Fear, dehumanisation & defiance: Making sense of Christchurch

They have made brown bodies and Islam synonymous with violence, and their language and policies have desensitized us to violence against Muslims.

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They have made brown bodies and Islam synonymous with violence, and their language and policies have desensitized us to violence against Muslims.

It has been a testing past few days to say the least, as we watched with horror at the events in Christchurch, Zealand unfold. The grotesque nature of such an incident makes it feels unprecedented and unimaginable, and yet it also isn’t unexpected.

For many Muslims across the world, while the pain and anguish of this act of terror will undoubtedly weigh heavy for a long time to come, it speaks volumes of where we find ourselves as a community globally that we aren’t entirely shocked by these events. Questions, fears, and doubts have overcome us and as we find ourselves scrolling endlessly through our social media feeds trying to make sense of things, it only adds to the angst.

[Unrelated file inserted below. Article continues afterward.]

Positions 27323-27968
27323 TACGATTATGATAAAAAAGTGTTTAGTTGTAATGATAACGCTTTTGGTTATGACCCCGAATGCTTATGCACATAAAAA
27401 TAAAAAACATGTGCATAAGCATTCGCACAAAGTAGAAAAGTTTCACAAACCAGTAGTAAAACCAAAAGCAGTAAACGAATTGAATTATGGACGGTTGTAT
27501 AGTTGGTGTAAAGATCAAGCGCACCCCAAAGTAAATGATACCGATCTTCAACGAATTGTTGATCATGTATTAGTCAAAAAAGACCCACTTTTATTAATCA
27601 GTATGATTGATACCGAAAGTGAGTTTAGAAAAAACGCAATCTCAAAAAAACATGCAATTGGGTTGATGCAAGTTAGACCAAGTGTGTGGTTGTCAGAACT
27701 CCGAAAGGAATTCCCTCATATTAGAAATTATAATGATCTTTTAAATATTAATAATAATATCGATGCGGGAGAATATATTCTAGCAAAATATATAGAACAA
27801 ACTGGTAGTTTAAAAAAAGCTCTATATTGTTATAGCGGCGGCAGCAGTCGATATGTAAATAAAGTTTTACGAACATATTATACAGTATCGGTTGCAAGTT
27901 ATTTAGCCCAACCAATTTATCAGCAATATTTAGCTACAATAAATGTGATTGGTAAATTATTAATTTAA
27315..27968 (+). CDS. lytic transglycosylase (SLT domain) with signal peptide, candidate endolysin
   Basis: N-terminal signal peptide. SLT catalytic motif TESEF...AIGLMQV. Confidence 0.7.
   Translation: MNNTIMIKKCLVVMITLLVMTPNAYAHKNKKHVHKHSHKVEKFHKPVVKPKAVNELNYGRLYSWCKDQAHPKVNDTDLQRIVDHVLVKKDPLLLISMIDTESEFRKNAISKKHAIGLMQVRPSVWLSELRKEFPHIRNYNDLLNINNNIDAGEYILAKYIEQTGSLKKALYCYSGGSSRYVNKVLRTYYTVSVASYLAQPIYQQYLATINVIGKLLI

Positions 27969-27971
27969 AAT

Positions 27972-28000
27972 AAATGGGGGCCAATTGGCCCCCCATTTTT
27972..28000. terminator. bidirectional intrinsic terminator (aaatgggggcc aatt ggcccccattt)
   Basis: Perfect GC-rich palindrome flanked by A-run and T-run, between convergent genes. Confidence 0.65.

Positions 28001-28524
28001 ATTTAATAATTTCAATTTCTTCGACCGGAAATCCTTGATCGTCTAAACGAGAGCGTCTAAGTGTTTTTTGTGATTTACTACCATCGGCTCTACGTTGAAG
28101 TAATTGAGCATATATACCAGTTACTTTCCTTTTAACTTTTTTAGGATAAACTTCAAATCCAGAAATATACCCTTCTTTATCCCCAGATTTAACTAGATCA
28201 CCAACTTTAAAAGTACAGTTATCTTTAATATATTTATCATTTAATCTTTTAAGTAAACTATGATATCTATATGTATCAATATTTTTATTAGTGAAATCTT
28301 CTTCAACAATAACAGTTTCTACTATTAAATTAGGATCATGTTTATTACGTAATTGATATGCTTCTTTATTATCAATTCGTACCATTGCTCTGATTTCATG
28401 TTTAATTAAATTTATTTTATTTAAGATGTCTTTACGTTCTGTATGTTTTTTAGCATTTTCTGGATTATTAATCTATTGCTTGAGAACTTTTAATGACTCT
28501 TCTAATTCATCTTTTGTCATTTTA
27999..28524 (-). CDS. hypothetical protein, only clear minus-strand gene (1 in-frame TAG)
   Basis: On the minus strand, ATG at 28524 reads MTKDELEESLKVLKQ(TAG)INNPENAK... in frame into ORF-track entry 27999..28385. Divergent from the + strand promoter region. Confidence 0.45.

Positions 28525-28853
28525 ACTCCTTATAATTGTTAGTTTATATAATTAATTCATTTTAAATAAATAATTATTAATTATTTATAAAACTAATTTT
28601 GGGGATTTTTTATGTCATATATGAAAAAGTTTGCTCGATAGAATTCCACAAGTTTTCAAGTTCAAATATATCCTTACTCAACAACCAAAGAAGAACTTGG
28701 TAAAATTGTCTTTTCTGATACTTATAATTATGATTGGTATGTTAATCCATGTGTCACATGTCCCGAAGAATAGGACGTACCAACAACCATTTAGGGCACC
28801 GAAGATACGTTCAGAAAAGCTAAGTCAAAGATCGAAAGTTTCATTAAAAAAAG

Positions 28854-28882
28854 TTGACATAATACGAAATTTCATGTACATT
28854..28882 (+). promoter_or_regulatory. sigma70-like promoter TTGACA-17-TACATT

The thought that has been circling in my head over the past few days is how this is what it now means to be Muslim. If it wasn’t evident that we have become synonymous with violence within the last decade and a half, it has become inescapable now.

The dehumanisation of Muslims

Growing up, the constant otherizing, dehumanization, and vilification that we engaged with informed us of our sense of self, anxiety-ridden and seemingly degraded, that we saw the enemy every time we stared at ourselves in the mirror. So much so that such instances only remind us of the lived reality we are now confronted with – to have our existence defined solely through violence. As victims, because most of the mainstream press will narrativize it as if we come from a culture and lineage of barbarity, it is no surprise when we die. Or that the case is made when it is violence perpetrated by the violated. In some way, there is a definitive correlation made to violence. A correlation that seems to be absent when discussing violence in the context of many other ethnic and religious groups.

Reflections and coping strategies after traumatic events like New Zealand